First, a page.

Staff Insp. Hutt had also tried to have the charges dropped, at one point phoning the officer in charge of the plainclothes squad, Detective Dave Wilson, at home where he was on holidays and asking him to withdraw them.

The issue came to a head because, sources say, Det. Wilson and his squad are furious that their bosses have lobbied to have the charges quashed, and because they believe that heterosexual bars are held by the force to a harsher standard. Were bars in the city's entertainment district offering equivalent sex acts in public areas, sources say, the officers believe they would meet no resistance making comparable arrests.

The Post has learned that when the squad visited the Bijou on a routine liquor inspection, they saw mean openly masturbating and at a so-called "slurp ramp" in a doorless room. The term refers to a plywood fence on a stage in the room where patron put their penises through holes drilled in the plywood and receive anonymous oral sex.

The squad eventually laid a raft of liquor licence offences against the bar owner and 19 criminal charges, all but one against patrons and alleging indecent acts. It is only the criminal charges the command officers are seeking to have dropped.

The police association has also raised questions about Staff Insp. Hutt's conduct on another matter.

Acting on complaints from two constables in 52 Division, the union alleges that Staff Insp. Hutt may have improperly met a citizen who was peripherally involved in a case of "road rage."

A week ago, 51-year-old Oakville man was arrested by two bicycle officers who were responding to "a fraud in progress" downtown. As they pedalled to assist at the call, the motorist allegedly failed to let them proceed through a stop sign, yelled at them that they were breaking the law, brushed up against one of the constable's bikes, and then grapped the officer by the wrist.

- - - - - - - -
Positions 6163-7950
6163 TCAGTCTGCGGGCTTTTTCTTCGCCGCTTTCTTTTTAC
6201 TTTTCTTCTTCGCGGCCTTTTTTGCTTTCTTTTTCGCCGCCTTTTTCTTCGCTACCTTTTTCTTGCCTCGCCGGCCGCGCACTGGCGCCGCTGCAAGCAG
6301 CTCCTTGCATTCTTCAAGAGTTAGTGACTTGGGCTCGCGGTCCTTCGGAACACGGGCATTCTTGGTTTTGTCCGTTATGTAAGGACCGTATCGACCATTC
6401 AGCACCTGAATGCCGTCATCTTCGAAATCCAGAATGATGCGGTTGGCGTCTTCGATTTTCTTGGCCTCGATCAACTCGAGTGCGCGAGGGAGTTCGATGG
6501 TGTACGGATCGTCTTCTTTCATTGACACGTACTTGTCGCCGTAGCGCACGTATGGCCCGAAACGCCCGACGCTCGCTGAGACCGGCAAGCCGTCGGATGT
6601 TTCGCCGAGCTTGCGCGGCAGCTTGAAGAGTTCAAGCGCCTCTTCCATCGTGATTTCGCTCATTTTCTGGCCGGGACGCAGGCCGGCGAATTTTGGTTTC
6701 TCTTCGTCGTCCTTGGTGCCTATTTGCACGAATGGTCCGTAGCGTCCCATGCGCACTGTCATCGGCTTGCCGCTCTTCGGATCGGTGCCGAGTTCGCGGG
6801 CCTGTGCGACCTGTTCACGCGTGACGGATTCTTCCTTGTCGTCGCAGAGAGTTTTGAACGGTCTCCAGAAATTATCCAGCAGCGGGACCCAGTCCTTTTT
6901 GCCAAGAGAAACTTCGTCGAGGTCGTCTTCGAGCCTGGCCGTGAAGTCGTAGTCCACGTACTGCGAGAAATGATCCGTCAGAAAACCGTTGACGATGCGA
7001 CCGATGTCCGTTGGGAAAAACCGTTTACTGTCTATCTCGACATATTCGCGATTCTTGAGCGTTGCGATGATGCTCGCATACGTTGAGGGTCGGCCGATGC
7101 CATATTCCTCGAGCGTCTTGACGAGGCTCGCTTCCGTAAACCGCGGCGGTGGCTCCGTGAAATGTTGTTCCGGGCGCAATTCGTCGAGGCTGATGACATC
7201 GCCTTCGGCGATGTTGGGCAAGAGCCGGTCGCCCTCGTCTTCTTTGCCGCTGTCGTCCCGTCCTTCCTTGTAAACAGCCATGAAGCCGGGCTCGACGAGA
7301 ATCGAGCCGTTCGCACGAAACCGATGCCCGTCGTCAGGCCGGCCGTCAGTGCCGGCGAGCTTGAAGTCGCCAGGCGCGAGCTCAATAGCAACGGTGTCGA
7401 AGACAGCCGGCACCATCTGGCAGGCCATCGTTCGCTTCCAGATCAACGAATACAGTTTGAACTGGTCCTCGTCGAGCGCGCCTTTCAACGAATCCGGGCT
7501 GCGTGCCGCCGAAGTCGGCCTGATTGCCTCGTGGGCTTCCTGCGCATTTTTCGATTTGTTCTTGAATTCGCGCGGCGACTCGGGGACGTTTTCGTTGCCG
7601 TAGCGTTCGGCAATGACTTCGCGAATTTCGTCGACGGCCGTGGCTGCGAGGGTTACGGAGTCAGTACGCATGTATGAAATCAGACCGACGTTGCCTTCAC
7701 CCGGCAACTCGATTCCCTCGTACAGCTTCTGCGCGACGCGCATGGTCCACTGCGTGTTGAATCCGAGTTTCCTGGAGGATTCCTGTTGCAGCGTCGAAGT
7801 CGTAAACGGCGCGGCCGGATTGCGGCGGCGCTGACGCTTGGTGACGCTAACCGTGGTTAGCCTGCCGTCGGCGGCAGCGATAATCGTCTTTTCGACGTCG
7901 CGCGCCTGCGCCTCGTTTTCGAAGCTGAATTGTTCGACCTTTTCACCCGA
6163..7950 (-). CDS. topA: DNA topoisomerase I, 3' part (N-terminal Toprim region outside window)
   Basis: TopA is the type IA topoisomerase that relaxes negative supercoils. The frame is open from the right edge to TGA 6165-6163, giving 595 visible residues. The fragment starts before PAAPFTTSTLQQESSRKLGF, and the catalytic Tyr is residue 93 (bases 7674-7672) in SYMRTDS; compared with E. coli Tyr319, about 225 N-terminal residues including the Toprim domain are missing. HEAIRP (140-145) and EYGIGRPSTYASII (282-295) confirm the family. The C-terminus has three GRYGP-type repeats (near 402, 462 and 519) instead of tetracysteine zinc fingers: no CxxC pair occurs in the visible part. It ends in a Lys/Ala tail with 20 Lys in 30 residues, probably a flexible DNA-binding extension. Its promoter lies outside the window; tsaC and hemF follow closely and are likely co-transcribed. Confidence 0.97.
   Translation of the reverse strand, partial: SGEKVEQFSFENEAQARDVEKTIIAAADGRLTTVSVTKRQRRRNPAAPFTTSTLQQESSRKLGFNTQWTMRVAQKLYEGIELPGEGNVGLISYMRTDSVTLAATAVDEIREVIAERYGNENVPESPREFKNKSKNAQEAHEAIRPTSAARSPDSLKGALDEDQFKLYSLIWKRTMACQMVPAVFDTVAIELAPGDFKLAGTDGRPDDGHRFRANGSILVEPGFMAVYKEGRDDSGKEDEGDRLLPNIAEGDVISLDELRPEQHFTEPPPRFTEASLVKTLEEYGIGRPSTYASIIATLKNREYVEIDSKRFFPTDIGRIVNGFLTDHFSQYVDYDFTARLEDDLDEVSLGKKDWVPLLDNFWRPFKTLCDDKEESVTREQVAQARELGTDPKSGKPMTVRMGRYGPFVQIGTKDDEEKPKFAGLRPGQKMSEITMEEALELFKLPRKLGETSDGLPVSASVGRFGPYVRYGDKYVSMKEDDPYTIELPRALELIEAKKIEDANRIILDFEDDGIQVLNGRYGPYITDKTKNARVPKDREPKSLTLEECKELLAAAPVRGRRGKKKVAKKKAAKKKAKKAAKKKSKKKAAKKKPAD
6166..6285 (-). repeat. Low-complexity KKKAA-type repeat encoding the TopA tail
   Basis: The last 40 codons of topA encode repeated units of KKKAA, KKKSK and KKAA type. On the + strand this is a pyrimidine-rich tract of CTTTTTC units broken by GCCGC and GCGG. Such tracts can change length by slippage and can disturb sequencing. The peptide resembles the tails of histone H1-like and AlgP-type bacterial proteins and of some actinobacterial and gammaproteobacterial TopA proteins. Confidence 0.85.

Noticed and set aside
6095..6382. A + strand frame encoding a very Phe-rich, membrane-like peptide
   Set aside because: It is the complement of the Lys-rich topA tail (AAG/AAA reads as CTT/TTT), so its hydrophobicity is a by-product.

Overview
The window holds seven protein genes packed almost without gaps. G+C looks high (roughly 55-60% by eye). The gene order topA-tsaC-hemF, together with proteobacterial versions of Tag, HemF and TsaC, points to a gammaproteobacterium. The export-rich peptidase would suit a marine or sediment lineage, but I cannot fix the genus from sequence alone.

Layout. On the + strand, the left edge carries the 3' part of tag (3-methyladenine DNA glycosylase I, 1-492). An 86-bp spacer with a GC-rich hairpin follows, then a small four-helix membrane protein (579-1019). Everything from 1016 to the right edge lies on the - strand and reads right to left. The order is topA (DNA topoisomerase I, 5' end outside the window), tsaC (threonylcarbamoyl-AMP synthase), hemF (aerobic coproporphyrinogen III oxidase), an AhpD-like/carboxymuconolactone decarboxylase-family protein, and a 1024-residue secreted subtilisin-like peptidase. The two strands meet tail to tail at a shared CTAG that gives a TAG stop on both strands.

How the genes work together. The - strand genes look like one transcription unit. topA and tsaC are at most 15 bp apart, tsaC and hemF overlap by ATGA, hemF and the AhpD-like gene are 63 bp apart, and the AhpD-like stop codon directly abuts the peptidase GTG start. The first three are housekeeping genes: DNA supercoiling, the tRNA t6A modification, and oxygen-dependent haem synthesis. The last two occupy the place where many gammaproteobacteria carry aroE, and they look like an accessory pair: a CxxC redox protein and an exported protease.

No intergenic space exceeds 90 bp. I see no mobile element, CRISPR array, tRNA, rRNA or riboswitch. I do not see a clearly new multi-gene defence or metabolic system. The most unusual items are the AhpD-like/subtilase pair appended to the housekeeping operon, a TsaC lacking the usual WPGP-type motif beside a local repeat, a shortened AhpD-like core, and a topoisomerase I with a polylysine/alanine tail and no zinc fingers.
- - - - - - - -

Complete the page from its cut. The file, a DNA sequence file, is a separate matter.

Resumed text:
The man was charged with dangerous operation of a motor vehicle and two counts of assaulting a police officer and released with a promise to appear.

The next day, at the same corner where the arrest had occurred, the same two constables spotted two women and a man holding placards, asking for witnesses to the earlier arrest and come forward. One of the constables took pictures of all three.

The following day, last Saturday, the two officers spotted that man at their station in a small office with Staff Insp. Hutt, who was then allegedly printing off a copy of the arrest information.

The officers, sources say, claim they were worried about "political interference" or something "improper," fears that were compounded when Staff Insp. Hutt allegedly told them the man was a friend of Supt. Maher and Norm Gardner, the chair of the governing police services board.

The constables apparently made notes of the conversation with their boss, and these form a part of the complaint to Chief Boothby.

— National Post
Christie Blatchford can be contacted at

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Created: August 12, 1999
Last modified: January 31, 2001